How to raise a team player

Seven fun activities that teach kids the value of pitching in and helping others.

By Rob Baedeker

Play (and work) well with others

Are you children team players? People who happily help out at home and include others at school? Kids who know not just how to lead but, when it’s required, to follow?

There are compelling reasons to teach your children how to be more of a “Go team!” and less of an “I am the center of the universe” kind of kid. Children in the habit of sharing responsibilities and working with others — whether at home or at school — tend to be less self-centered and more respectful, responsible, cooperative, resilient, and self-sufficient. Research on kids and chores done in 2003 by Marty Rossmann, emeritus associate professor of family education at the University of Minnesota, found that those who regularly do household chores from an early age are far more likely to be successful young adults.

But teaching kids the value of teamwork doesn’t have to be a wag-your-finger “Do this now!” exercise (unless you're prepared to deal with the requisite moans and groans of “That’s not fair!” and “I don’t want to”).

What follows are seven activities to give kids practice at being part of a team. These work for a range of ages and abilities — just remember to have patience with younger children. They may not get every chore or game right, but it's the spirit of teamwork that counts.

Chart a course

To get every family member’s buy-in for household teamwork, create a chore chart. Before making the chart, hold a family meeting and brainstorm about what needs to be done around the house. Kids will be more enthusiastic about doing their share if they're asked to contribute their ideas and opinions. Include parental "chores" too, so everyone can see how each person is pitching in. Ask questions like: "Who should earn the money to pay the rent?" "Who should put away toys?” “Who should pick up dirty clothes and put them in the hamper?”

On a sheet of paper — ideally one with horizontal and vertical lines to create squares — write the chores (for example, do the dishes, fold the laundry, feed the dog) vertically down the left side of the paper, and write the days of the week horizontally across the top of the page. Then fill in the family member’s name in the corresponding square. (You could also print out a pre-made chore chart, like this or this.) A tip: To help make housework more fun and less of a grind, change the chart every so often and do several chores as a family team — or create chore teams with competitions: The parents versus the kids.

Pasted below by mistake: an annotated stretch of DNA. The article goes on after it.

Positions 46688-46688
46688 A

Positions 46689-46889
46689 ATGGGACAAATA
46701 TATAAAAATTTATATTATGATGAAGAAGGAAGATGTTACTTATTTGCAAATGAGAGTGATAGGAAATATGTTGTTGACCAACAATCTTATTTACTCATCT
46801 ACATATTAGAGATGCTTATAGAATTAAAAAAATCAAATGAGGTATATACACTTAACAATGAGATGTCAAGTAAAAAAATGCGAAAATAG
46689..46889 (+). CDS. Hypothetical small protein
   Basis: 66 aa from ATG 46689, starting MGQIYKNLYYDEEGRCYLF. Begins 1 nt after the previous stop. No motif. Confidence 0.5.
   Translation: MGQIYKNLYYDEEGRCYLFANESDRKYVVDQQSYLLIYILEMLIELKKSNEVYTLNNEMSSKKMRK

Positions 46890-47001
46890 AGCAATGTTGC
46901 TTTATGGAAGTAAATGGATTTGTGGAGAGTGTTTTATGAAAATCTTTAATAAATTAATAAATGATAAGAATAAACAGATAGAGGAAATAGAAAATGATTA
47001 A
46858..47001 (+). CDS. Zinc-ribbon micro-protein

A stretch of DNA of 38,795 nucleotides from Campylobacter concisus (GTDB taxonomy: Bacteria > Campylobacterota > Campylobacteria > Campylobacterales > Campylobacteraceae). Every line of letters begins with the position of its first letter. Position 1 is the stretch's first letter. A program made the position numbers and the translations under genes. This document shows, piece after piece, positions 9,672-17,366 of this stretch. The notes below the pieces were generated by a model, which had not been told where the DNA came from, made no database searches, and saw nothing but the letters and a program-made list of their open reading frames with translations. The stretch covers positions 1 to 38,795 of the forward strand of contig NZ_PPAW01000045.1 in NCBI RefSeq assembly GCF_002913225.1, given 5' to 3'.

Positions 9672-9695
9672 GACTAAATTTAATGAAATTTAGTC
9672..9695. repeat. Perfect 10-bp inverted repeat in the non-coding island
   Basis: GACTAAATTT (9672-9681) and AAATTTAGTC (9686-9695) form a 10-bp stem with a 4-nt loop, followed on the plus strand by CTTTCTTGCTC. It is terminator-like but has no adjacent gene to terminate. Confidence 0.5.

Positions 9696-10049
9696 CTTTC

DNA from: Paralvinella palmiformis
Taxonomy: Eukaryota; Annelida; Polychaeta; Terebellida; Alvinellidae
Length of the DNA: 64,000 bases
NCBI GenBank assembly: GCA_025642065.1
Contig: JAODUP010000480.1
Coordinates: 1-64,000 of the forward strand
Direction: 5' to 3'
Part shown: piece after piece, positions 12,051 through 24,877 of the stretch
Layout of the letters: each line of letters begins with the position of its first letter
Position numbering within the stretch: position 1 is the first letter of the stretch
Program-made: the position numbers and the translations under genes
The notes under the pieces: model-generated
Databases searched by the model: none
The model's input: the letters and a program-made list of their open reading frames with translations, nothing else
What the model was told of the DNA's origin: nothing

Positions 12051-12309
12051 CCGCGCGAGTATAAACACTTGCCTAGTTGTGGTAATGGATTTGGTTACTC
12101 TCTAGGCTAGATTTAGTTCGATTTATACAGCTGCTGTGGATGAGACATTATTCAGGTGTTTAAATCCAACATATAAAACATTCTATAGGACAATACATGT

Teamwork lesson: The discussion, chart, and chores serve as regular reminders that pitching in is simply part of life — at home, at school, and at work.  

Bag the drama

Have a small group of kids put on a short play or skit. Give them a grocery bag filled with random items — a hat, an old necklace, a ruler, and an apple, for example — and have them think up a story using all the items.

The kids get to decide who should play what role. They can all perform in the show, but remind them that they'll also need someone to be in charge of making programs, ensuring there are chairs for the audience, introducing the show, and serving refreshments. Set a time limit ("The play has to start in one hour from now!") to add a fun element of pressure to "opening night" and an extra sense of how teamwork is necessary to meet a deadline.

Teamwork lesson: You often create something spectacular by working as a group, with everyone contributing ideas and talents.

Trust the guide

In this game, one player wears a blindfold and the other is the seeing-eye "guide." The guide leads the blindfolded player around the house, through the yard, or around a simple and safe obstacle course by directing him or her — with words only — toward a specific spot, without bumping into anything.

With bigger groups, divide the kids into teams of three or four. The blindfolded player will have to listen to directions from the whole group — and the group will have to coordinate directions for the blindfolded person. Everyone should take turns in both roles to see what it's like to meet different needs in a team.